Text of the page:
I love circuitry and programming. Therefore, microcontrollers are literally heavenly to me. Though, the long time industry standard of microcontrollers has been the 8051, I really took to Atmel’s AVR microcontrollers. Especially, the combination of Proteus (for simulation), WinAVR(for programming) and most definitely the microcontroller itself – ATmega16 was sublime to work with. I worked out almost all of its major features from simple I/O to UART communication. In this article I will post the photos of simulation while the videos will be of the actual hardware implementation.
This is as simple as a microcontroller circuit can get. For output, all it does is make an LED blink. To add a little input to the circuit, I added the push button switch. So the LED blinks normally but when the button is pressed (input) the LED is held ON.
The LED matrix display actually contains 7×5 LED’s. Each of these 35 LED’s can be individually switched on or off. This circuit is also all about outputs but here I selected particular LED’s to be switched on in every column. Then, it is programming the microcontroller to display all columns but one column at a time rapidly creating the letters.
One of the best features of the AVR is its in-built analog to digital converter. This circuit converts the anolog value of voltage applied through the variable resistor (10k pot) and displays it using a 16×2 Character LCD Display. The video shows the entire range of values from 0 to 5V as the pot is turned from one end to the other.
AVR has some pretty neat internal counters and timers. Using them, Pulse Width Modulation of almost any duty cycle can be obtained. I used the PWM to reduce the brightness of an LED and also to control the speed of a DC motor. The motor was a 150 rpm motor and I even removed the motor shaft to see if the internal gears should appreciable change in speed. For the eyes they did, for the camera I am not sure. So the difference in speed isn’t obvious but careful observation will clearly show a change in speed if the LED’s brightness is used as a reference. When the LED is dim, the speed of the motor should be low and the opposite (bright and fast) is also true.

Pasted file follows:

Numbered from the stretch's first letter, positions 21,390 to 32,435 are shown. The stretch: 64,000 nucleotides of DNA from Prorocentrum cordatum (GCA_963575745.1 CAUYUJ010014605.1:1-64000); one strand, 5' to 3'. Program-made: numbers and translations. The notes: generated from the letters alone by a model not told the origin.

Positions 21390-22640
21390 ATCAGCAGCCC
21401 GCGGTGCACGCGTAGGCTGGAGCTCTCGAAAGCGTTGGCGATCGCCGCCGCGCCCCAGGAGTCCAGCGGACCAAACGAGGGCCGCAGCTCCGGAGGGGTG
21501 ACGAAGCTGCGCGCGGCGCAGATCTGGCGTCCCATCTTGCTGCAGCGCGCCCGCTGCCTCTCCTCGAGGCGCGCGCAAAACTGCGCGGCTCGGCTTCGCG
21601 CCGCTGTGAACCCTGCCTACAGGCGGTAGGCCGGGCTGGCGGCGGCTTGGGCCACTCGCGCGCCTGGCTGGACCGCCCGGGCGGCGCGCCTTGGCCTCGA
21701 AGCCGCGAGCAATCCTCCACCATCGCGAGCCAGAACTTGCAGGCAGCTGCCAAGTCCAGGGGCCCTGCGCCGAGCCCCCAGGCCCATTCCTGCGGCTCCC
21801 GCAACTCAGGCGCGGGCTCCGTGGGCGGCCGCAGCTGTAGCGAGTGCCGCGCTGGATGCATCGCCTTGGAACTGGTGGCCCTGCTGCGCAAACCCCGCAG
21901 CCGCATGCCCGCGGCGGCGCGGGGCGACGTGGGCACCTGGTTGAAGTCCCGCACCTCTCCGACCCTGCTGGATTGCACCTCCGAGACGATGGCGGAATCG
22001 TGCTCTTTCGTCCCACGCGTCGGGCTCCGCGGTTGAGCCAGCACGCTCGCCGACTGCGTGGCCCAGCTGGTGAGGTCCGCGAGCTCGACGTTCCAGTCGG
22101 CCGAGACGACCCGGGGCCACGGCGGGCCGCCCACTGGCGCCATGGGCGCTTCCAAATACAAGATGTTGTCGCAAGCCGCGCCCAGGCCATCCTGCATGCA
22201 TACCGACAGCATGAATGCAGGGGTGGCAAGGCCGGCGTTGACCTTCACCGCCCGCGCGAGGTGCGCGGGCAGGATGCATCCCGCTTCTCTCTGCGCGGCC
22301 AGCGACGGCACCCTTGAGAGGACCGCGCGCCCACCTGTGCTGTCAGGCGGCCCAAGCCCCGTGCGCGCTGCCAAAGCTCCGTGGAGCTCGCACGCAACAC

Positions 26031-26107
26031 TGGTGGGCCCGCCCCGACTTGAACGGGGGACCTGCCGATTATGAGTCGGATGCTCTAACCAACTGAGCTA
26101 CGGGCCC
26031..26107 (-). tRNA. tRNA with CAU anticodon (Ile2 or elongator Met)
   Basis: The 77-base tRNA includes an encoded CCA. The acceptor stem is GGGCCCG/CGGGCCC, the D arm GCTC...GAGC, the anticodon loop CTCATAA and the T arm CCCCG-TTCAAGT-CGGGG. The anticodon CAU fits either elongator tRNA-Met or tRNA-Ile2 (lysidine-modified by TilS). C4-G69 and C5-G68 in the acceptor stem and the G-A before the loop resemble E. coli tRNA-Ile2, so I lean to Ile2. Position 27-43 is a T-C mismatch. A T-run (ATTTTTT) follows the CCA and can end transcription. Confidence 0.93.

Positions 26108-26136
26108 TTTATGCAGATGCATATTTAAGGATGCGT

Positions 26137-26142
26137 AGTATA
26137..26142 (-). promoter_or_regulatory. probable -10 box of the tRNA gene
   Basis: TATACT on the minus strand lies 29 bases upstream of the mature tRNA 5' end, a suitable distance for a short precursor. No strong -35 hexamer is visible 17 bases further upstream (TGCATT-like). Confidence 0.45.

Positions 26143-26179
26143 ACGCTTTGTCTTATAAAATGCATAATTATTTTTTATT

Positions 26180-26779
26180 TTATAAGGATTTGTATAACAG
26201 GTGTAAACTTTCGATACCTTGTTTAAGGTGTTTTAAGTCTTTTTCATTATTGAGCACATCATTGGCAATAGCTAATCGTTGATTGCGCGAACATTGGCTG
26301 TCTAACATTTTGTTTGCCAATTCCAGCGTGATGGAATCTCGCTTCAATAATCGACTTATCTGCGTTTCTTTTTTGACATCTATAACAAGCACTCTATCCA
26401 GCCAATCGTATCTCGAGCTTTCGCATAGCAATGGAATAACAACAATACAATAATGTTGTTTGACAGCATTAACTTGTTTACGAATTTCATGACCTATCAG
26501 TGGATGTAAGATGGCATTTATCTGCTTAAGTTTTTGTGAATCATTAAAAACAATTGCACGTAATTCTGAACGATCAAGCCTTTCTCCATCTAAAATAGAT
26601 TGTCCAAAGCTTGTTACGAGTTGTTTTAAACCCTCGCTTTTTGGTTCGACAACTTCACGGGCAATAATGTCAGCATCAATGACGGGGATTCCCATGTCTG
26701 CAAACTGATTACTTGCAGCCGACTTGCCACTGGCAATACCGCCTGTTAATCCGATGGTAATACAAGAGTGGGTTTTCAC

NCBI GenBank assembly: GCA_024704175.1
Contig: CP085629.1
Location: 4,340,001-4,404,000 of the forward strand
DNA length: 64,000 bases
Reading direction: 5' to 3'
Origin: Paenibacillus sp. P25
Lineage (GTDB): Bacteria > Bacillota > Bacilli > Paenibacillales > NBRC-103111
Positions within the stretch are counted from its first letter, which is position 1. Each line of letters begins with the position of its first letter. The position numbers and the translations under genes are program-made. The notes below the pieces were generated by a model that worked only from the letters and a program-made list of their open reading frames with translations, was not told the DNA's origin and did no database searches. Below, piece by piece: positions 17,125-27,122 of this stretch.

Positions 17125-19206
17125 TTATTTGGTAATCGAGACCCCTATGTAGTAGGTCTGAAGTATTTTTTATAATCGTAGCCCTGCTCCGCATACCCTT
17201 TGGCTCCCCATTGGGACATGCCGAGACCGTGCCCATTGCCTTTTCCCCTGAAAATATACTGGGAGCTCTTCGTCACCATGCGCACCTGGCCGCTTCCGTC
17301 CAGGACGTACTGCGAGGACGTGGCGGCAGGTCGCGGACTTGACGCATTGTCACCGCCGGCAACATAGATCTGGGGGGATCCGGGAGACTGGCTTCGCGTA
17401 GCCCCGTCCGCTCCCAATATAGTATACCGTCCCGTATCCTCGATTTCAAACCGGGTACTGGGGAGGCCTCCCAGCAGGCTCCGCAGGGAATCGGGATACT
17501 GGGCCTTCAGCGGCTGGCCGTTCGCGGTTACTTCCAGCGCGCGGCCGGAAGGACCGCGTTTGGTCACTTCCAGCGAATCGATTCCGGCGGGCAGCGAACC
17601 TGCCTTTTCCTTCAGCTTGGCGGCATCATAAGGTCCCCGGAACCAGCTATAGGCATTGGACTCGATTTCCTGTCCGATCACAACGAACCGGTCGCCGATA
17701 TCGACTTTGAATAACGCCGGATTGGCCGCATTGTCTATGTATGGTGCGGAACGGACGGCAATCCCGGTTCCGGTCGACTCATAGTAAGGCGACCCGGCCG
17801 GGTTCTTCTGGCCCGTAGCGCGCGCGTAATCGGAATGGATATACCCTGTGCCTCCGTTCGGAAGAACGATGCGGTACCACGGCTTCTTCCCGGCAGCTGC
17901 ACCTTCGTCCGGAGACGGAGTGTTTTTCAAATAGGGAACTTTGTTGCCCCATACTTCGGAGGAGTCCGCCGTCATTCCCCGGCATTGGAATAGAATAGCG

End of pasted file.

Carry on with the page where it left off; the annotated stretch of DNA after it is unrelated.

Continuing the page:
It is a protocol by which a microcontroller can communicate or transfer data to another device. In this case, the microcontroller transmits data to another microcontroller which displays it. This is what happens, everytime the lower button is pressed an interrupt is raised and a count value is incremented. This count value stores how many times the lower button is pressed. Each time the red light arises, a count has been registered. When the upper button is pressed, the green light is seen and the data is transmitted to the other microcontroller.
If you look closely, the only link between the two microcontrollers is the one single yellow wire. The data is received by other microcontroller and displayed. Everytime the data is sent, the count is made zero again and if the transmit button is pressed again the zero is transmitted and displayed.
Ofcourse, I haven’t explored everything there is especially I wanted to use the I2C protocol to show a small animation movie on an OLED display. Sadly Proteus doesn’t have a simulation model for the OLED display and the display is just too costly to blindly experiment with. But other than that, working (playing) with this microcontroller is one of the best things I have done in my life.